The Bureau of Economic Analysis has revised its estimates of inflation. The bad news: prices have risen faster than was previously thought. The Personal Consumption Expenditures Price Index (PCEPI), which is the Federal Reserve’s preferred measure of inflation, grew at a continuously compounded annual rate of 4.1 percent from January 2020 to July 2023. The BEA’s previous efforts put inflation at 4.0 percent. In July 2023, prices were 8.2 percentage points higher than they would have been had the Fed hit its 2-percent inflation target over the period, compared with the previous estimate of 7.7 percentage points.
Figure 1. Revised and Vintage Personal Consumption Expenditures Price Index, January 2020 – August 2023
More bad news: inflation picked back up in August 2023. The PCEPI grew at a continuously compounded annual rate of 4.7 percent in August, compared with 2.6 percent in the prior month. The PCEPI grew 3.4 percent over the 12-month period ending August 2023. Prices today are 15.8 percent higher than they were in January 2020, and 8.4 percentage points higher than they would have been had inflation averaged just 2 percent over the period.
The recent uptick in inflation was largely due to a surge in energy prices. The price of energy goods and services grew at a continuously compounded annual rate of 70.7 percent in August.
Fortunately, the most recent release was not all bad news. Core PCEPI inflation, which excludes volatile food and energy prices, has continued to decline. Core PCEPI grew at a continuously compounded annual rate of just 1.7 percent in August 2023, compared with 2.6 percent in the prior month. Core PCEPI has grown at a continuously compounded annual rate of 3.8 percent over the last twelve months, and 3.8 percent per year since January 2020.
More good news: the BEA’s recent revision shows that core PCEPI inflation has declined more than previously thought over the last six months. Prior to the revision, the BEA said core PCEPI inflation had grew at a continuously compounded annual rate of 3.7 percent over the three-month period ending in May, 3.3 percent over the three-month period ending in June, and 2.9 percent over the three month period ending in July. Now, it says core PCEPI inflation averaged 3.7 percent, 3.1 percent, and 2.7 percent over those periods—and just 2.1 percent over the three-month period ending in August 2023.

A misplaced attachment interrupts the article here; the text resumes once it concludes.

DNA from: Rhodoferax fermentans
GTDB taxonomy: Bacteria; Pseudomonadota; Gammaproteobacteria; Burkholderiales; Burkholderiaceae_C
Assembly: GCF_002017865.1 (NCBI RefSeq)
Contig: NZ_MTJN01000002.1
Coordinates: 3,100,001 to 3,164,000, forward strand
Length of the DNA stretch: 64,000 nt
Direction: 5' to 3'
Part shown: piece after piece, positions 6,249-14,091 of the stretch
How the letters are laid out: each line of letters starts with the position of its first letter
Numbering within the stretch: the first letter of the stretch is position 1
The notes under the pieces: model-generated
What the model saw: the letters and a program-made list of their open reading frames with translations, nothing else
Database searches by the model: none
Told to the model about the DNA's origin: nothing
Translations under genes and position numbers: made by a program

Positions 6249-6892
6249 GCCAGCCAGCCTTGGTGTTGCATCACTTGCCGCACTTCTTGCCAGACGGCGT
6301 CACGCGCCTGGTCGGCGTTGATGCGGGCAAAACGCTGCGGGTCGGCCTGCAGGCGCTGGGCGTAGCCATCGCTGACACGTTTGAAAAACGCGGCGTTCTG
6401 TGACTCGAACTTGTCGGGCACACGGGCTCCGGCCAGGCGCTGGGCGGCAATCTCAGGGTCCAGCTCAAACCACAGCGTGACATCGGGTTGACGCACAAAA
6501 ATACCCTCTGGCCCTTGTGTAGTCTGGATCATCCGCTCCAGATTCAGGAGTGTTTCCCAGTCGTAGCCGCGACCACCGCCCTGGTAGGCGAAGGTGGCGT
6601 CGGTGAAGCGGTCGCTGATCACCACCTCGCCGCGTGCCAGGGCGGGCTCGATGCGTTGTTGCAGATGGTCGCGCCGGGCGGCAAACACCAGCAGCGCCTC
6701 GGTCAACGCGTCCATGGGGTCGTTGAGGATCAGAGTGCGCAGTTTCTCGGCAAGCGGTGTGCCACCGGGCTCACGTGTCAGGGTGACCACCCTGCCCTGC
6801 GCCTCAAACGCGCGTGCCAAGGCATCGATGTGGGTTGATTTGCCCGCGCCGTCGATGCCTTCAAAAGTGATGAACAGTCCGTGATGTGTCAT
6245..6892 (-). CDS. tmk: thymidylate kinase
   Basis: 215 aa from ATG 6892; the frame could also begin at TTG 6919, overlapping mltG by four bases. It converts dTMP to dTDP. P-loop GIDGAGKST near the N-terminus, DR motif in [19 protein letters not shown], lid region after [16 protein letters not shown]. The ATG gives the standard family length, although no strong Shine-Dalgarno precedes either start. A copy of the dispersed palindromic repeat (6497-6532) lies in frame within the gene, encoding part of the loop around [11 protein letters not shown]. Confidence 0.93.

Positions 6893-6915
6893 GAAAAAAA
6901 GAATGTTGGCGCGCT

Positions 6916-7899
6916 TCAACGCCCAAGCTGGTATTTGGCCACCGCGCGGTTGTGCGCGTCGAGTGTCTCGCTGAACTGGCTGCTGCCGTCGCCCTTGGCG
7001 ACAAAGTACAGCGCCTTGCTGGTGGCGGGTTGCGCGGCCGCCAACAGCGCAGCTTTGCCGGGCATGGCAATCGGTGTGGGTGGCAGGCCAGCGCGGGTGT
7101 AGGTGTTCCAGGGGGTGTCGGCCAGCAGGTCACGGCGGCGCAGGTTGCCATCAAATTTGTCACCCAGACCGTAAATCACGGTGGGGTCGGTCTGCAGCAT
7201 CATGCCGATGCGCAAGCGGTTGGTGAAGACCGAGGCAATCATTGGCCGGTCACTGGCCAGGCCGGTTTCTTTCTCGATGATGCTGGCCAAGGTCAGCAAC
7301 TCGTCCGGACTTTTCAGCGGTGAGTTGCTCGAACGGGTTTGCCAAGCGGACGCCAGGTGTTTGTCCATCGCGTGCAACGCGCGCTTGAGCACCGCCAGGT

Figure 2. Revised and Vintage Core Personal Consumption Expenditures Price Index Inflation, Continuously Compounded Annual Rate Over Last 3 Months, April 2020 – August 2023
Although Fed officials were late to tighten monetary policy, their efforts over the last year appear to have worked. The risk today is that monetary policy is too tight—and will remain so for too long.
The nominal federal funds rate target range stands at 5.25 to 5.50 percent. Assuming energy prices will not continue to rise as rapidly as they did in August, the prior month’s core inflation rate serves as a reasonable estimate of expected inflation over the current month. That suggests the real federal funds rate target range is roughly 3.55 to 3.80 percent. For comparison, the highest estimate of the natural rate offered by the New York Fed is just 1.14 percent. Even if one were to use the average core PCEPI inflation rate over the last three months, the resulting estimate of the real federal funds rate target range at 3.15 to 3.35 percent would still suggest monetary policy is very tight.
Inflation has been too high over the last few years. And the BEA’s recent revision reveals it was even higher than we thought. Fortunately, high inflation now appears to be behind us. Unfortunately, Fed officials do not seem to have realized that yet—and may over-tighten monetary policy as a consequence.